Delegation is a great way to cash in on the positive benefits of a psychological phenomenon called a self-fulfilling prophecy. In a self-fulfilling prophecy, a person’s expectations of another person can cause the expectations to be fulfilled.[2]

            In other words, if you truly believe that your team member can handle a project or task, he or she is more likely to deliver.

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            Learn how to delegate in my other article:

            How to Delegate Work (the Definitive Guide for Successful Leaders)

            7. Leaders work hard; bosses let others do the work.

            Delegation is not an excuse to get out of hard work. Instead of telling people to go accomplish the hardest work alone, make it clear that you are willing to pitch in and help with the hardest work of all when the need arises.

            Here’s the deal:

            Showing others that you work hard sets the tone for your whole team and will spur them on to greatness.

            The next time you catch yourself telling someone to “go”, a.k.a accomplish a difficult task alone, change your phrasing to “let’s go”, showing that you are totally willing to help and support.

            8. Leaders think long-term; bosses think short-term.

            A leader who only utilizes short-term thinking is someone who cannot be prepared or organized for the future. Your colleagues or staff members need to know that they can trust you to have a handle on things not just this week, but next month or even next year.

            Display your long-term thinking skills in group talks and meetings by sharing long-term hopes or concerns. Create plans for possible scenarios and be prepared for emergencies.

            For example, if you know that you are losing someone on your team in a few months, be prepared to share a clear plan of how you and the remaining team members can best handle the change and workload until someone new is hired.

            9. Leaders are like your colleagues; bosses are just bosses.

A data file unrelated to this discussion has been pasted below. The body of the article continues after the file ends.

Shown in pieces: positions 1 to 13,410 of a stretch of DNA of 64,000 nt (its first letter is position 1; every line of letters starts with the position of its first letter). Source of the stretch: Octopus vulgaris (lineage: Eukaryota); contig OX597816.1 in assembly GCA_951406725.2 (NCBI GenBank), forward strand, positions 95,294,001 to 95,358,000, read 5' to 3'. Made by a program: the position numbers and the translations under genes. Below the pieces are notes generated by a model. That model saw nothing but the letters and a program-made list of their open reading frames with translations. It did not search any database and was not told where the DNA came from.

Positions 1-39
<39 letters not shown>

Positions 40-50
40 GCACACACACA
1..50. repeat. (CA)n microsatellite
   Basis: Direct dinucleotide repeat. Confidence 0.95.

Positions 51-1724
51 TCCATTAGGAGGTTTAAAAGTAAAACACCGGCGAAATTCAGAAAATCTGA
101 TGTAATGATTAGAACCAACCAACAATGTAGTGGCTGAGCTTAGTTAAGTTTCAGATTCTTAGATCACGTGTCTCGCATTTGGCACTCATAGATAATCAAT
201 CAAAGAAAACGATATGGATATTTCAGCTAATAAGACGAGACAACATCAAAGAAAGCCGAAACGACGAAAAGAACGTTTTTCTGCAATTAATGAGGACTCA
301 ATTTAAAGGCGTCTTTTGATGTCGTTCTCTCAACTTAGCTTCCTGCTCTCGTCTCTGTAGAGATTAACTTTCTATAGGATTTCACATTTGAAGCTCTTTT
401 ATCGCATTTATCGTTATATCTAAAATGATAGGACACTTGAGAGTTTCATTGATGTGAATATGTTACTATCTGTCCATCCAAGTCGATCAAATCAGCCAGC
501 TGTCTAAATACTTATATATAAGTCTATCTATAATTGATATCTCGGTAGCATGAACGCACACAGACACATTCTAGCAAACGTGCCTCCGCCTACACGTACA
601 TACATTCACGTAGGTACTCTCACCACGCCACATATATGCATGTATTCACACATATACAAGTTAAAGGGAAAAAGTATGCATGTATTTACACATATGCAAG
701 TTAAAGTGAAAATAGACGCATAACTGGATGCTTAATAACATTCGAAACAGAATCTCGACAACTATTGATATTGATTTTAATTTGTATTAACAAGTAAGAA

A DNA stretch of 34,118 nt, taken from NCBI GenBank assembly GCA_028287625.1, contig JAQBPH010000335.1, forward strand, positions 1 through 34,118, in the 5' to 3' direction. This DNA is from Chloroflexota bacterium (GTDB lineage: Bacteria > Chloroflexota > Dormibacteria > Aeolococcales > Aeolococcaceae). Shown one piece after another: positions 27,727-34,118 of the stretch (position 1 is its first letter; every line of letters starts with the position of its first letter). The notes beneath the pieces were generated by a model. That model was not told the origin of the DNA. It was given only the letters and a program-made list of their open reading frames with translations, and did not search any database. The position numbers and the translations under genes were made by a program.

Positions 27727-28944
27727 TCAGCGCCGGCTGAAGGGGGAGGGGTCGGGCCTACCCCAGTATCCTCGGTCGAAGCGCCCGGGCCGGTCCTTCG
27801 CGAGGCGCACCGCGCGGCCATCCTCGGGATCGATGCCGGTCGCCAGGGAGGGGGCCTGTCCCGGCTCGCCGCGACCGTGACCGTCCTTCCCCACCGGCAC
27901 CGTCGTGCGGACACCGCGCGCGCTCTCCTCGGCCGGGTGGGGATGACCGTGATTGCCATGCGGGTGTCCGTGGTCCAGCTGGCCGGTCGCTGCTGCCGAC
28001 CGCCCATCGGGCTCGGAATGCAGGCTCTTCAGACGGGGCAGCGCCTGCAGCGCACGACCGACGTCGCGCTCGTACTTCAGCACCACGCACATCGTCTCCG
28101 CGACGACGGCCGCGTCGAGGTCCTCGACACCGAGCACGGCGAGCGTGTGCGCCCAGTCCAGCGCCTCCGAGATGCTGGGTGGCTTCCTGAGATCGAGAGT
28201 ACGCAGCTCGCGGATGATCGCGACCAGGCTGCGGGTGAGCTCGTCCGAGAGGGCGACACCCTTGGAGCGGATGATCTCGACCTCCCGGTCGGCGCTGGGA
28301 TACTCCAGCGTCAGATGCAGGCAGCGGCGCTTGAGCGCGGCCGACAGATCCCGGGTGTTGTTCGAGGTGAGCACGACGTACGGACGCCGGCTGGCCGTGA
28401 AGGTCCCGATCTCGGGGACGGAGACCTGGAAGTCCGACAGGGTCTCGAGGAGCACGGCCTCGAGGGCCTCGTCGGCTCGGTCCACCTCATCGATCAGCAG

Another word for colleague is collaborator. Make sure your team knows that you are “one of them” and that you want to collaborate or work side by side.

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            Not getting involved in the going ons of the office is a mistake because you will miss out on development and connection opportunities.

            As our regular readers know, I love to remind people of the importance of building routines into each day. Create a routine that encourages you to leave your isolated office and collaborate with others. Spark healthy habits that benefit both you and your co-workers.

            10. Leaders put people first; bosses put results first.

            Bosses without crucial leadership training may focus on process and results instead of people. They may stick to a pre-set systems playbook even when employees voice new ideas or concerns.

            Ignoring people’s opinions for the sake of company tradition like this is never truly beneficial to an organization.

            Here’s what I mean by process over people:

            Some organizations focus on proper structures or systems as their greatest assets instead of people. I believe that people lend real value to an organization, and that focusing on the development of people is a key ingredient for success in leadership.

            Learning to be a leader is an ongoing adventure.

            This list of differences makes it clear that, unlike an ordinary boss, a leader is able to be compassionate, inclusive, generous, and hard-working for the good of the team.

            Instead of being a stereotypical scary or micromanaging-obsessed boss, a quality leader is able to establish an atmosphere of respect and collaboration.

            Whether you are new to your work environment or a seasoned administrator, these leadership traits will help you get a jump start so that you can excel as a leader and positively impact the people around you.

            For more inspiration and guidance, you can even start keeping tabs on some of the world’s top leadership experts. With an adventurous and positive attitude, anyone can learn good leadership.

            Featured photo credit: Unsplash via unsplash.com

            Reference